I think you make his decisions for him. He may need a memory care unit which some ALFs have.
Nobody wants to go into a facility. Its scary.
Try home care providers first, if you are hesitant. It gives you a break, and helps ease the transition for him, between homes.
A memory unit.. a facility.. its still a home, FYI.
Also.. if hes getting agitated, understand that you CANT change his delusions and mood swings without medication, and often its easier just to not argue.. say empathetic things.. "Oh thats awful!" Or "wow the kids visited?" You know... it doesnt matter anymore that what he believes isnt real. This is what it means to be entering "The Dementia Zone." Its a brain illness. They suffer far more than we do. The best we can do is distract, appease, give snacks, and use vague words like "soon" to help stave off agitation, when they think they need to do something they just did.
They CANT REMEMBER.
They just wont remember. Anything.
I had a dementia patients son say "For the thousandth time, dad..."
And it makes the patient feel guilty for not being able to remember. And its just not their fault.
So dont argue. Learn to stop arguing. If you need help around the house with him, and YOU arent ready to put him in memory care, just hire some qualified help. Theres plenty of home health agencies that have loving caregivers like myself, who know how to deal with dementia patients, and keep everyone healthier and happier as a result. Xo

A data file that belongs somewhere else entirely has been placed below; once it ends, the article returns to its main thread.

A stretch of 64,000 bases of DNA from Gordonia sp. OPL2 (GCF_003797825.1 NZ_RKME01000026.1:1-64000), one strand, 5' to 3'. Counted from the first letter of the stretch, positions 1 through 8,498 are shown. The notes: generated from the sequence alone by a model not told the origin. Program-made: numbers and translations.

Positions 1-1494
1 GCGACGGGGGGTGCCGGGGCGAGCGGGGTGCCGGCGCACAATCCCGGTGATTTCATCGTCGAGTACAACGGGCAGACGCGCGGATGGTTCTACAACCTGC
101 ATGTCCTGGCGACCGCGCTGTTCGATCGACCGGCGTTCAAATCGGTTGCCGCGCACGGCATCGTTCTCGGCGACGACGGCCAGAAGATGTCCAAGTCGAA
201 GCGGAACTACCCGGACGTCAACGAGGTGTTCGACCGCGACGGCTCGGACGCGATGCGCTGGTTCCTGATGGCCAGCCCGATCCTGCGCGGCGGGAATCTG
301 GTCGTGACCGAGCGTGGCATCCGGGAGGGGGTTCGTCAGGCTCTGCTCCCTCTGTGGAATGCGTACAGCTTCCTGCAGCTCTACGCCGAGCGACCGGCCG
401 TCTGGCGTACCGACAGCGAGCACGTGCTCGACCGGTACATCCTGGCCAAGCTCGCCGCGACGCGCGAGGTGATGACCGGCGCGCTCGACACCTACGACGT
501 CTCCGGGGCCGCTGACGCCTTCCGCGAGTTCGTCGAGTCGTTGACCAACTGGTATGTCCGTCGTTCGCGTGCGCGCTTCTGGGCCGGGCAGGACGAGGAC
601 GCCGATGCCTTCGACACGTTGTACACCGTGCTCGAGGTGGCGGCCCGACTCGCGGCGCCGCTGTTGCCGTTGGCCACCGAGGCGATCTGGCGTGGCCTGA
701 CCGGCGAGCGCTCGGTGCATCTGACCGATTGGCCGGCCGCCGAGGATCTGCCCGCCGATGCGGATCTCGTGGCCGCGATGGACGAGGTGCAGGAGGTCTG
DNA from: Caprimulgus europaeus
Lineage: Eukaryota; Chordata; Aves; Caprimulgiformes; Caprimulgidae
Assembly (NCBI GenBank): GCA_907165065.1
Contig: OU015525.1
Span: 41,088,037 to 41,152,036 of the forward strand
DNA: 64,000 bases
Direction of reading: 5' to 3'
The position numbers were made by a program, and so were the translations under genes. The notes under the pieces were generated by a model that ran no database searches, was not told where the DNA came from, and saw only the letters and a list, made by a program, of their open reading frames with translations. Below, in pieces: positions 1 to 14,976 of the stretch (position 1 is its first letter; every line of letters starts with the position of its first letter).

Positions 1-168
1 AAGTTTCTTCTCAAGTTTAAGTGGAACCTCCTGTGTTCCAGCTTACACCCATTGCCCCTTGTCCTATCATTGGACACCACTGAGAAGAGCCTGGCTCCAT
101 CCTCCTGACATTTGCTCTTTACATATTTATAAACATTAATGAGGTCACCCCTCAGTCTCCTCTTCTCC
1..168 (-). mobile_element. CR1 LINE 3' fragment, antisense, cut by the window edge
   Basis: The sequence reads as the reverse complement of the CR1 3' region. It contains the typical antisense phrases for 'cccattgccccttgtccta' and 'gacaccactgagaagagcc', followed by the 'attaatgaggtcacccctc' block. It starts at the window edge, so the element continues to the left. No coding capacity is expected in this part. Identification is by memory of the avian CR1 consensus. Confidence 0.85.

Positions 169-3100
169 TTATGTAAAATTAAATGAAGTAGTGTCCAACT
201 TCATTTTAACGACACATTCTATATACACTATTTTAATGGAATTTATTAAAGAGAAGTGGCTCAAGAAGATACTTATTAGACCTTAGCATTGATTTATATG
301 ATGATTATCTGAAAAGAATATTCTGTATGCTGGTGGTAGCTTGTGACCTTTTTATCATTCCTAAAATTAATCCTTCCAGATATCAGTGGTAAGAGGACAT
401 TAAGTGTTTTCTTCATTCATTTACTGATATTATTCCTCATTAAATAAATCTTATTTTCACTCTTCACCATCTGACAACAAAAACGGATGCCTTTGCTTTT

Unfortunately all situations are different. What works for some (Magoo) won't work for others. If your father has not been officially diagnosed and "understands" the consequence, he will not willing go (in my experience). Depending on how advanced his dementia is, you may need to make the move without his consent (assuming your Mom is capable of making the decision and there are no POAs executed). I do agree to research the facility. There is a difference mind you in "assisted living" and "memory care." Be sure you understand. Ask what circumstances create a situation where your Dad is no longer able to be cared at the facility. Ask how many residents have been asked to leave, etc. Good luck!